• assist owners in managing any associated risks or impact, including:
    • the building registration process (where required); and
    • any remediation works for affected buildings.

Cladding product ban

Effective from 15 August 2018, the Commissioner for NSW Fair Trading prohibited the use of certain types of aluminium composite panels (ACP) in certain classes of buildings. This ACP ban prohibits aluminium composite panels with a core comprised of more than 30 per cent polyethylene in any external cladding, external wall, external insulation, façade or rendered finish.

The ACP ban applies to apartment buildings, commercial office buildings and shops (amongst other buildings) and is retrospective; it applies even if the ACP was installed before the ACP ban came into force. Certain authorities have the power to issue a rectification order for affected buildings if occupants of the building are, or will likely be, at risk of death or serious injury from the use of the ACP. The order can require the owner to eliminate the safety risk by remediating the building.

Registration requirements

The Environmental Planning and Assessment Regulation 2018 (NSW) has been amended to introduce a requirement for building owners to register certain classes of buildings using an online NSW Government portal. It’s anticipated that most strata managers will be dealing with Class 2 buildings, which are typically multi-unit residential apartment buildings.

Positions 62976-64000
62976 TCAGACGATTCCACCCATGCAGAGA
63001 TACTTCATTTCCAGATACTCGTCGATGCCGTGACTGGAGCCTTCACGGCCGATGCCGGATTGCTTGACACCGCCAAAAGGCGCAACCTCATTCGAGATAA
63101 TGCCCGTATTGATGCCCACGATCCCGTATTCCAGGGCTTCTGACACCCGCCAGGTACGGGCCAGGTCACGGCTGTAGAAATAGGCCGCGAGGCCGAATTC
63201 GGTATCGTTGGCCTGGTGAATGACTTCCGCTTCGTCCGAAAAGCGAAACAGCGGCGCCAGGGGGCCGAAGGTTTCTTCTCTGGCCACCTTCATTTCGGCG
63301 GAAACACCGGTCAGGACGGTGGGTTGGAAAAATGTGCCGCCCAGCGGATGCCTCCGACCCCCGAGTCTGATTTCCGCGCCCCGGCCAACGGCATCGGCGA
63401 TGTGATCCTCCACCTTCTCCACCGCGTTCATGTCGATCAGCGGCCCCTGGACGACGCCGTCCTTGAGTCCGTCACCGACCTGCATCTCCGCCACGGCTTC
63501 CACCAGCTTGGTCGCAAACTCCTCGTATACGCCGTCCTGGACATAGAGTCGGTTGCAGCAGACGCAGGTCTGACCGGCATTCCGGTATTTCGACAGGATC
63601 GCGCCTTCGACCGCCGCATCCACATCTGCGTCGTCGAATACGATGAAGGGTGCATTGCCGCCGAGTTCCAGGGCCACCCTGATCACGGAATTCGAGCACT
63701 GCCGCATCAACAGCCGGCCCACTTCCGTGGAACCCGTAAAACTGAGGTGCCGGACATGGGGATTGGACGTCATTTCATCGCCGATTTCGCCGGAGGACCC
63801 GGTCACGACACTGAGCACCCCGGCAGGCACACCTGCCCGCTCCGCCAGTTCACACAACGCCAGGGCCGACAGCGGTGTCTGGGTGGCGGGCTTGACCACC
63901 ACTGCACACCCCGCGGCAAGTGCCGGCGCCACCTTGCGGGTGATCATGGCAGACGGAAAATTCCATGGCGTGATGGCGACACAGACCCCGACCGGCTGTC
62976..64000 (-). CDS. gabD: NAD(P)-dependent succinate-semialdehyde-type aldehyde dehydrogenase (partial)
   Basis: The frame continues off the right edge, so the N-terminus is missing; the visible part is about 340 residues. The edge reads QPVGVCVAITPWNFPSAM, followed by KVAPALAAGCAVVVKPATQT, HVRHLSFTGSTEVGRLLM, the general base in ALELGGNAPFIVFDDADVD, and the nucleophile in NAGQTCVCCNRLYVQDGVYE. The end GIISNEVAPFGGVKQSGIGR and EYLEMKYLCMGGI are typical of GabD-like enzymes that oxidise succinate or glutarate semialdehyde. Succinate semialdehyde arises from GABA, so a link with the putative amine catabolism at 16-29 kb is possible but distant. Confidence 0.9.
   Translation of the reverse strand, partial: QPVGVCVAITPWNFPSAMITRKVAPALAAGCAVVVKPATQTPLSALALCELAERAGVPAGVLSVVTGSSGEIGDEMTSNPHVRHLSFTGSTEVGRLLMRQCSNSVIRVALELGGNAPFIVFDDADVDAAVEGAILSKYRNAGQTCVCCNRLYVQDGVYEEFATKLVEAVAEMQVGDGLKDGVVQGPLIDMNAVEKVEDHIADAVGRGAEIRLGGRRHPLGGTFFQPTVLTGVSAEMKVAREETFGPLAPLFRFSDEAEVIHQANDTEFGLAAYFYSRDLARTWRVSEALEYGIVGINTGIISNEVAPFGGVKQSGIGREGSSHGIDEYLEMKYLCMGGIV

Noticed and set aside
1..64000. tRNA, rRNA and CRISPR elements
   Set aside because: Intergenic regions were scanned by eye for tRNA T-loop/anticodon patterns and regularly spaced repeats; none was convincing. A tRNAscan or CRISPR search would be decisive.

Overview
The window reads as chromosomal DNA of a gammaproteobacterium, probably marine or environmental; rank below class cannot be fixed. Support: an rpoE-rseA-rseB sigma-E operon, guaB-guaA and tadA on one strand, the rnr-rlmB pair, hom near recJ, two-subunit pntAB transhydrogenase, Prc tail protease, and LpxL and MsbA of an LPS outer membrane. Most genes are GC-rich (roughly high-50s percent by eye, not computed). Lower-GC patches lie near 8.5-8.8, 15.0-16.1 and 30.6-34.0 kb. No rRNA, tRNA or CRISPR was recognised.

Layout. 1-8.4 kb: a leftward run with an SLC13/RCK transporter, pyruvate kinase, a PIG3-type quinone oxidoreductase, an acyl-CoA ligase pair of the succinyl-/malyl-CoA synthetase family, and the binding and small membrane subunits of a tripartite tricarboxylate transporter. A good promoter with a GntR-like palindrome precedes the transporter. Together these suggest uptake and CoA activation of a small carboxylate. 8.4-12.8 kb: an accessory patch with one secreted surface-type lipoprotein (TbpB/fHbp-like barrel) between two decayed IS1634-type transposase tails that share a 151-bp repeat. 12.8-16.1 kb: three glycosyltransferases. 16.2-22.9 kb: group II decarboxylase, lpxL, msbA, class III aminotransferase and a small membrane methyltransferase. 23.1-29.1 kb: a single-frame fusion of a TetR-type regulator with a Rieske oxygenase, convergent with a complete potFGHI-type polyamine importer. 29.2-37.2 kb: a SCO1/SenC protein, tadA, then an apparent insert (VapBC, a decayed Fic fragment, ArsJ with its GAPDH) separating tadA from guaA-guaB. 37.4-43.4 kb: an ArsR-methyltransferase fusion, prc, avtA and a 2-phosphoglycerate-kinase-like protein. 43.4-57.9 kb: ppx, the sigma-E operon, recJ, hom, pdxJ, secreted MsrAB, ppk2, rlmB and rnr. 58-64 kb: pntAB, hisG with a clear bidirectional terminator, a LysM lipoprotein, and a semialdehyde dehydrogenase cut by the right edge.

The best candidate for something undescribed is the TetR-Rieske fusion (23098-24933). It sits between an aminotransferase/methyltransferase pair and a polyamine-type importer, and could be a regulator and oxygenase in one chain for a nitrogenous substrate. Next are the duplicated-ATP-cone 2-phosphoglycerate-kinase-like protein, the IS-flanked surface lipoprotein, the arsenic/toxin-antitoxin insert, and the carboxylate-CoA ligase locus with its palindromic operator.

If a building (or part of it) is in an affected class and is two or more storeys high and it has external combustible cladding, then it must be registered on the portal. Penalties may apply if a building that’s required to be registered is not registered.

The definition for “external combustible cladding” in the Regulations is very broad. In short, any kind of external cladding will most likely require investigation and potentially registration. In this respect it’s worth noting that some external cladding can have the appearance of a rendered finish and so may not always be easily identifiable.

The deadline to register buildings occupied before 22 October 2018 was 22 February 2019. New buildings must be registered within four months after the building is first occupied.